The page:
Is there a Linux distro with extensive GUI interface

Is there a Linux distro that greatly makes use of a GUI interface (as is the case with Windows) so that there is no need to be familair with the many linux commands?

The best you can get is Ubuntu for that matter. However, it’s usually the case that you have to do a lot in the command line interface, except you are doing only very basic stuff, like browsing the internet and checking e-mails. If you want to do anything that is slightly advanced, you usually have to resort to the terminal.

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Ubuntu, Linux Mint, most of the major distros can easily be used without the shell-stuff.
But knowing at least some of the commands greatly enhances the experience, in my opinion. :slight_smile:

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I would recommend Mint or PCLinuxOS PClinuxOS even discourages using the terminal.

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Everybody finds the Terminal daunting when they first use Linux. I was and many others jumped into the Terminal head first and borked our whole system, especially as when I first started with Linux way back when Cavemen were still making square stone wheels. We had Synaptic package Manager, which has been at the heart of every Debian and Debian based Distro. Though of late Ubuntu does not come shipped with it out of the box, for some reason? Ever since in my reckoning, Martin Wimpress who made Ubuntu Mate. In his Mate Boutique, where you can install apps from, quoted under the installation part of Synaptic for stating For Advanced Users only or words to that affect. Synaptic Package Manager is a Terminal Gui without the need of commands, meaning you find the app you want using the search bar activate the install click apply and off it goes. When opening Synaptic you put your password in, saving time doing so as you would when using the command line.

I think that Linux these days, especially Ubuntu has way too many ways of installing stuff, everyone is recommending Snaps or Flatpaks and I don’t want to go down that road of me mentioning how much I hate both of these, as that would be time consuming and this paragraph has gone on too long anyway. All I am saying, is there is help out there for Terminal commands, or easier ways of installing stuff. Flatpaks and Snaps are way too big in size, plus they either do not open or work properly. To try out different apps without actually committing to installing them, try out AppImages, they are like EXE files on Windows, meaning the program is there already in one single Image ready to be used, without the commitment of fully installing them.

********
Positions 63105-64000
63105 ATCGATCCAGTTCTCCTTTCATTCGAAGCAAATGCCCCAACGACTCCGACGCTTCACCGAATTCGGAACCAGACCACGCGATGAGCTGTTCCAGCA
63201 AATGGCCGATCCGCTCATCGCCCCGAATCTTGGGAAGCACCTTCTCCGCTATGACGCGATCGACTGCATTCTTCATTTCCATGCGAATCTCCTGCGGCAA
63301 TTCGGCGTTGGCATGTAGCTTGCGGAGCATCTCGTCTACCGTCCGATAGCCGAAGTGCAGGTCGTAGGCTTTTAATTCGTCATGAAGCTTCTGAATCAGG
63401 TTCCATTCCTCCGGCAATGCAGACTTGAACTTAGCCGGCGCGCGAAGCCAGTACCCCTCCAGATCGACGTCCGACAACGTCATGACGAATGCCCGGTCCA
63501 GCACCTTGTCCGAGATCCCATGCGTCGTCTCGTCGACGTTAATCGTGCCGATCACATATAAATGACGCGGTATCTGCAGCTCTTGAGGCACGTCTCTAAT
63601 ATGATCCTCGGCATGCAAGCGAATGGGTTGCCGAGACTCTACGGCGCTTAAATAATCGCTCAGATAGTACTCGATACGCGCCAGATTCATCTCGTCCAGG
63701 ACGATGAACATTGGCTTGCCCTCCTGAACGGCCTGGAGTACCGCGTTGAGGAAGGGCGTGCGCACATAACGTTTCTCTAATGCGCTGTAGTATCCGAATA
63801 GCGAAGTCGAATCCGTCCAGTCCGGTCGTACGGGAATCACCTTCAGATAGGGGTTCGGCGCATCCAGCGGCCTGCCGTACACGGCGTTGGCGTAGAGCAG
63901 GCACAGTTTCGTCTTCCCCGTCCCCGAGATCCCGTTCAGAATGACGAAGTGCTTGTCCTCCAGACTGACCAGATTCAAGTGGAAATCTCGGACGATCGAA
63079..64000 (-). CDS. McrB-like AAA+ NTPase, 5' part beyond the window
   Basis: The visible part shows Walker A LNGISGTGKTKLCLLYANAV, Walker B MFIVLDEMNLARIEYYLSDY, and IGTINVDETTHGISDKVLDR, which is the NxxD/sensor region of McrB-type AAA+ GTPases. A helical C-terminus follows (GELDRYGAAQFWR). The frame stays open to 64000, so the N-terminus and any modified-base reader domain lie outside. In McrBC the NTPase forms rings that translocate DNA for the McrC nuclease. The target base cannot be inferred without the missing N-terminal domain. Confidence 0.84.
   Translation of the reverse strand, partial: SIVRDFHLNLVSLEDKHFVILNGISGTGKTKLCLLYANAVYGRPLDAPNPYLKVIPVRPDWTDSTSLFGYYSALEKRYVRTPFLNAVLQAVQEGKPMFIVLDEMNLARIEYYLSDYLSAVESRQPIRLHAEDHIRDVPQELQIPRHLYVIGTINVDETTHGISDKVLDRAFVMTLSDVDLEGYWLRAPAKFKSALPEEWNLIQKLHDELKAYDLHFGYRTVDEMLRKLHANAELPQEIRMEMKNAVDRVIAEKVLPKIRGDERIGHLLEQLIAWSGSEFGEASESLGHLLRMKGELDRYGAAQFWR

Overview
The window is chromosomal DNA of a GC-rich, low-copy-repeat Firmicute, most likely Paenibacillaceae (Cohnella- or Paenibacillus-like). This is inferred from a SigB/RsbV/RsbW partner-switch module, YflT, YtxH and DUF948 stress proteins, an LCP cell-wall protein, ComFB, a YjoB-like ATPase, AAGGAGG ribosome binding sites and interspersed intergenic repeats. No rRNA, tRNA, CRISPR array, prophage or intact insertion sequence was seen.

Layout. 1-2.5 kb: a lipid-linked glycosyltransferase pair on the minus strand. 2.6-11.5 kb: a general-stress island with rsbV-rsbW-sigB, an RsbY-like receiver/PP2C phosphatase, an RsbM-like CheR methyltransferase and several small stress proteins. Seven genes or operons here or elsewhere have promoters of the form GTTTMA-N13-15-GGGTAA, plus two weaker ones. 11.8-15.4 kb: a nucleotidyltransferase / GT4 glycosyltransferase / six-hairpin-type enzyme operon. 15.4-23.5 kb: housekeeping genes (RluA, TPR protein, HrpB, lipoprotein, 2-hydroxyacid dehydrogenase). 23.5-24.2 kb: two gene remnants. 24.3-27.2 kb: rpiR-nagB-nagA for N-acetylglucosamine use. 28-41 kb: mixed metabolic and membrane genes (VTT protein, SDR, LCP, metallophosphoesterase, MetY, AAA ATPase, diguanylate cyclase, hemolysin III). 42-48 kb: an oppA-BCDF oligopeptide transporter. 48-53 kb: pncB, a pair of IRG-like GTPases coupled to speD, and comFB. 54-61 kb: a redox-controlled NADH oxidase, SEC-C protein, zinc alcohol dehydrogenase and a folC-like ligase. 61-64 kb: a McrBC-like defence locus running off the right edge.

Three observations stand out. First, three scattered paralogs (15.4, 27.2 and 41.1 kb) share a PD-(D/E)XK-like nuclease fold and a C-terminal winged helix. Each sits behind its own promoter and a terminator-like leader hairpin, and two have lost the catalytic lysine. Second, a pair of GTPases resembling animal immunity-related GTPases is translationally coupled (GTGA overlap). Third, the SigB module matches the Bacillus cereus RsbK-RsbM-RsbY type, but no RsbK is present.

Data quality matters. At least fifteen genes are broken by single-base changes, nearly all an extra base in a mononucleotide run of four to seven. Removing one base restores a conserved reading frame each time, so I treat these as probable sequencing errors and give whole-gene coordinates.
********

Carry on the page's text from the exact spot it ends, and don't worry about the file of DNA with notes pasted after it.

Linux mint

Looks and feels like Windows (only much better)

Ok some colours are different but once you get over that and stop thinking Microsoft word but libre office … Google chrome is so close you woukd never know

Best thing it’s free, as are most of the useful tools no need to pay for more

Think the difference between Windows 7 and 10, yes it changed but no big steps. But better still no Windows 8 errors, no blue screens, no virus,

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Hi @MikeSA ,
Solus Linux with Budgie desktop has the most extensive GUI that I have experienced, but I admit I have not tried Mint.
Solus has a really well designed graphic package manager.

It is worthwhile learning to use Linux command line, but you should learn it in stages, and not attempt anything as superuser until you have experience.

Neville

Hi all,
Linux Mint with Cinnamon desktop is very similar to Windows and very user-friendly. For more sophisticated GUI I would recommend a Linus distro with KDE desktop like OpenSuse.

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The following distros are designed for people moving from Windows to Linux and do not require command line knowledge: Linux Mint, Q4OS, Zorin OS, PCLinuxOS, Linux Lite. They will be ready to use immediately after installation and you will be able to install most of the software you need using GUI Software Installation Center (each distro may have a different name for it). I can no longer recommend Ubuntu, because it is getting full of bloatware and SNAPs. As you get more experience, you can use Synaptic Package Manager on Debian based distros, which lets you install and remove software without using any commands. Of course, it never hurts to know some basic commands and basic Linux principles, so you can customize your system according to your own preferences.

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@Akito ,
I find that sometimes a GUI interface is not the best tool for the job and may even lead to a messed up system. One example is configuring network interfaces. There are too many GUI tools available for settig up networking and they conflict. For example if NetworkManager is controlling an interface and one attempts to change its settings with a GUI tool, the result is unpredictable.
Neville

That is the curse of building up an entire operatings system based on freely & voluntarily contributed open source components, which usually target more than a single distribution.